So we talked about poaching the coaches and the GM hat. One of the hard parts about a GM is they have to cut players they have to at the end of training camp, they have cut players that have to make tough decisions in contracts and things like that. Tell me one of the times where you had to make a really tough decision.

Todd Burnham 9:21
Well, in terms of personnel?

Chris Braden 9:25
Just like a tough decision where you kind of agonized over it a little bit. And you decided all right, this is what's best for the team. So I'm just gonna do it.

Todd Burnham 9:33
It was my first person who worked with me in Erie, okay, a wonderful person. She was incredible to people on the phones genuinely cared, was inspiring and how she was just grinding it out, starting your own side business with her with her family. And this was a job to her that she needed. And as we got busier and busier, the mistakes would happen. It was just like it was probably my fault mostly because I wasn't giving, I wasn't pulling Belichick, right? You know, someone like that always has a place in an organization. It's just if you have good people like that, that legitimately care, that was probably my worst one because there was so many mistakes that happened over and over again and dealing with organization or scheduling or whatnot. And she was amazing to people on the phones. I had her doing too much, in hindsight, and that was probably my hardest one is letting someone go and the way that you do it is you just direct and honest, it's Billy Beane in Moneyball, you know, Brad Pitt, he just, these are human beings that have lives. They don't want to hear that you I'm really sorry. No, you're not otherwise, you wouldn't be letting me go. Right? This isn't working out, I got to make a change. And I'm sorry.

Chris Braden 10:45
So now that you've reflected back, I think you already said it, I think, would you have found a different role for her nowadays? How would you have handled that

Todd Burnham 10:54
would have kept her where her strengths were, which was being genuine and authentic, and greeting people and speaking to people on the phones that they, you know, initially call mistakes like this, I've made hundreds of them, hiring people just because they're really talented, but they have just a really bad attitude, you know, and keeping them longer than they should have been here. I brought people on too late, when I could have could have worked better, and could have made this more the culture shift would have happened, you know, much sooner. All these things, it just take, you know, just learn from experience. And that's why I'm not like, there's not much that you can't do. If you get your mind right about it. And you have to start with making sure that you're strong leader and knowing that you have a number of weaknesses, and I didn't realize mine at the time.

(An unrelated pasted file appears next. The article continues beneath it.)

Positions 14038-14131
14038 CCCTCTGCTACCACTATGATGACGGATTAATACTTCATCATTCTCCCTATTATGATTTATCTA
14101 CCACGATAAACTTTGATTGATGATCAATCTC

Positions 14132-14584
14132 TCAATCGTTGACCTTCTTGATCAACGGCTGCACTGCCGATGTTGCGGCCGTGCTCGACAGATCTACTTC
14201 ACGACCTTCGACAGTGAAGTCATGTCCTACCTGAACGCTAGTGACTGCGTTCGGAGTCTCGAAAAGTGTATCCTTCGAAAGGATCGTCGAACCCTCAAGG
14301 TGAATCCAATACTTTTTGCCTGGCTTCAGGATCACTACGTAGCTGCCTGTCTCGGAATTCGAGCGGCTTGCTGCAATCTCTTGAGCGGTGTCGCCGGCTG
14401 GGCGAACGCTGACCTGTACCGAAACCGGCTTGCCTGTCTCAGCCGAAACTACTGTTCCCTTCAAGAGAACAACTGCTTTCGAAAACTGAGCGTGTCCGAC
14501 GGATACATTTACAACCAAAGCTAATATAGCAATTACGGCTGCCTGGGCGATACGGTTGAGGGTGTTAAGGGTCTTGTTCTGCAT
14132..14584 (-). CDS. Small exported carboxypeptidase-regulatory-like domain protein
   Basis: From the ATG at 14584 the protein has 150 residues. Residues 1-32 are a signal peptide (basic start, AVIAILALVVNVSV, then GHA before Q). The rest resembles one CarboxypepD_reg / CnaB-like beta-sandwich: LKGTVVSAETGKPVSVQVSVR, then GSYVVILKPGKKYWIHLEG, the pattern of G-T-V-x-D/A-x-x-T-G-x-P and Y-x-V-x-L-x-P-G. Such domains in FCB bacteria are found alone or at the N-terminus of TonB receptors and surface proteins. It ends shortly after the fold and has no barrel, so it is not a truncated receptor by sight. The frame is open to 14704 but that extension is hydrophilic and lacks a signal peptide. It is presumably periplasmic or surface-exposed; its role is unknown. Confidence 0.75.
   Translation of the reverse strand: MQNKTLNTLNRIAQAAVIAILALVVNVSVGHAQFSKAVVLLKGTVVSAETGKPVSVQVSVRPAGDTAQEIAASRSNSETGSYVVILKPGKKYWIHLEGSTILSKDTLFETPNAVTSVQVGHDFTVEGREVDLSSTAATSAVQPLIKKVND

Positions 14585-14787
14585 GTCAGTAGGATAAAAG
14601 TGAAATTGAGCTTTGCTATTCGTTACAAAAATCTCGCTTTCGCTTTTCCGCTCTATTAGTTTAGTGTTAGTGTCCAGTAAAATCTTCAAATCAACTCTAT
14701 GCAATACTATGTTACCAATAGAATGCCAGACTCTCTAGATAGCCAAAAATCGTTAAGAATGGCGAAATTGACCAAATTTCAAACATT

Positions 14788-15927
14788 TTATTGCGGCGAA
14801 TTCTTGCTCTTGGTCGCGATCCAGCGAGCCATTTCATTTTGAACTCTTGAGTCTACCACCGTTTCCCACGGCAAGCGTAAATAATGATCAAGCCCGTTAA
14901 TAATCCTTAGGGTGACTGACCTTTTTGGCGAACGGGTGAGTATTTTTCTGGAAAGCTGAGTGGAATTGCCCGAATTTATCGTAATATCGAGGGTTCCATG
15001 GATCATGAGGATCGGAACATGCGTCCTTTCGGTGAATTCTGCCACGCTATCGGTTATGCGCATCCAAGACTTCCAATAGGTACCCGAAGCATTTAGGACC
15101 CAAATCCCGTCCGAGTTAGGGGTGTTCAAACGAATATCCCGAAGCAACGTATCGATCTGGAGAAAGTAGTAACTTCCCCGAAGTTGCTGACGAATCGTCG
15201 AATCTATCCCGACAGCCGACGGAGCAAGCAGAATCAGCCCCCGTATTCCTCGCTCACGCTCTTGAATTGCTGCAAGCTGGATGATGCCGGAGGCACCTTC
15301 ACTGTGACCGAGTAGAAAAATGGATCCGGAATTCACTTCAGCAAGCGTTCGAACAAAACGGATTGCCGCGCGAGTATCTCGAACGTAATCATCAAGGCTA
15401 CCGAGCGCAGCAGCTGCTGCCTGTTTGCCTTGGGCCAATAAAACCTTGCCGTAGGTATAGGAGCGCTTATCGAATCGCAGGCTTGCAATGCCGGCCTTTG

Chris Braden 11:43
The last thing I really want to ask on this is as a coach, and even a GM, you've got to kind of figure out your role with every player, every coach that you have in your organization. Yeah, think about that. Every player, every single player, how do you recognize like, how long does it take you to realize what role you need to take with each person that you bring on board?

Todd Burnham 12:06
Oh, man, I mean, isn't that like the million dollar question, Jeff? I mean, it's like people that you bring on board, but also being available and being a certain person, for the person that's in Colorado Springs.

Chris Braden 12:19

Todd Burnham 12:20
So you have great leadership in different offices, you bring someone on that shares the traits with all the people that you've established your culture with. If you bring in the wrong person, you bring in someone that has 20 years of experience and isn't open to change, and they come in and say, well, we don't do it that way. Like, hold on, slow your roll, like we do here. I should have asked that question before.

Chris Braden 12:42

Todd Burnham 12:43
You know, so it's a lot of it is based on the significant learning experiences that I've had, and all of them were related to failure.

Chris Braden 12:53
Good stuff Todd, sir. I just called you sir. No one ever calls you sir. There you go

Todd Burnham 12:57
I appreciate it. Thank you. Hey, thanks for listening. Make sure you subscribe, and until next time, keep getting better.

Transcribed by https://otter.ai